The article on "temptation" in my Harper Collins Bible Dictionary notes that:
...the temptation takes place immediately after Jesus' baptism, which is interpreted as his commissioning for the messianic ministry, a ministry to be characterised by servanthood (Matt 3:13-17; Mark 1:9-11; Luke 3:21-22; c.f., e.g., Mark 10:45). The temptation is not for Jesus to prove his divine Sonship to himself. Such Sonship is is never questioned in the NT. Rather, the temptation or "testing" is implicitly presented as Jesus' struggle over whether to obey God's call to be a servant-messiah or to interpret messiahsip in the traditional terms of power, strength, and conquest.In today's issue of The Church Times John Pridmore writes:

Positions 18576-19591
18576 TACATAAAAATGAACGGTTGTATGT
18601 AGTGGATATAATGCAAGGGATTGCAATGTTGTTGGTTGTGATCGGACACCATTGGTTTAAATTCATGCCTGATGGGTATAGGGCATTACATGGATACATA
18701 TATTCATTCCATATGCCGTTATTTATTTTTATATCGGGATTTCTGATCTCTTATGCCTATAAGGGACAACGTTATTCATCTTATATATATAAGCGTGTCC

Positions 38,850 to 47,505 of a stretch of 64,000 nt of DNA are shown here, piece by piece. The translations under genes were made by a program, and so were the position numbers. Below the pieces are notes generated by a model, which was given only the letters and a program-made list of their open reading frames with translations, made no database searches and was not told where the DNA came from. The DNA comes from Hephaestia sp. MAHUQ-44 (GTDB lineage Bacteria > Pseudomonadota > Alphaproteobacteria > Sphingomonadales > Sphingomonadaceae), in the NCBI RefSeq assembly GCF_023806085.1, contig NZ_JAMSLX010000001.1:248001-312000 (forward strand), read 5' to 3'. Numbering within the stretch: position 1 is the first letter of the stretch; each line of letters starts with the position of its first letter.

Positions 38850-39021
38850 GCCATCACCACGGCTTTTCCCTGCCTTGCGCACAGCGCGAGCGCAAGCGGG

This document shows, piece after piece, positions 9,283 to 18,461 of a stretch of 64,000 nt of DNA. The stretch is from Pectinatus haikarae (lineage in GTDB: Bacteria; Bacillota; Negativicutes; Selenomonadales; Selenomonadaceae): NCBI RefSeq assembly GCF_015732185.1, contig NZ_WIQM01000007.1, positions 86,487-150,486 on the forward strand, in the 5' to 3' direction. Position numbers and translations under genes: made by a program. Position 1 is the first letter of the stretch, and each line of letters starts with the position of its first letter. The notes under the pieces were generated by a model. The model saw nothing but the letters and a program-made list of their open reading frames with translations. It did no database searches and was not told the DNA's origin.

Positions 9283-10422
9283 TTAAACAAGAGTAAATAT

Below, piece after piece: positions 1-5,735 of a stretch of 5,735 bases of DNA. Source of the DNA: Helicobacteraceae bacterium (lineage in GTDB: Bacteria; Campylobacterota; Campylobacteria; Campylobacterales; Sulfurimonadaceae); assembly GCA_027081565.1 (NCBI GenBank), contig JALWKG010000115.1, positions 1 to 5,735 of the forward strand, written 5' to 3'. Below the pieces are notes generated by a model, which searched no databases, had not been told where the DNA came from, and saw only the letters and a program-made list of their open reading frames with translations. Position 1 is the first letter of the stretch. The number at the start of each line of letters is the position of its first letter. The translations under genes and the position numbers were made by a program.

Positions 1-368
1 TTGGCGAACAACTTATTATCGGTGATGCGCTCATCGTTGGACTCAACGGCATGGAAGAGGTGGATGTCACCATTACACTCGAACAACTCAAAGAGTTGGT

The same seductive voice seeks to persuade the Church, as it sought to persuade the Lord of the Church, to be a power for good - to be a power for good. To use power to achieve what must be done may be a necessity for the army, but for the Church to do so is always idolatry. The temptation to "worship the devil" is not to do weird things in the woods at midnight. It is the temptation to stride the corridors of power. And, ever since the conversion of Constantine, there has been little evidence of the Church's attempting to resist it.You know, I don't really even know how to elaborate on these two commentaries because it just seems so darn obvious to me.
But how many discussions have I had on the internet about how Christians must use power for good - indeed, about how we must use the power of military might for good.
How many blogs out there are calling for the Church to be powerful and for Christians to be powerful?
How many people go to church and pray to be given power by God?
Jesus chose servanthood rather than power, yet we seem to think that, unlike our Saviour and Lord, we can handle power. All that means is that we have fallen into Satan's seductive temptation.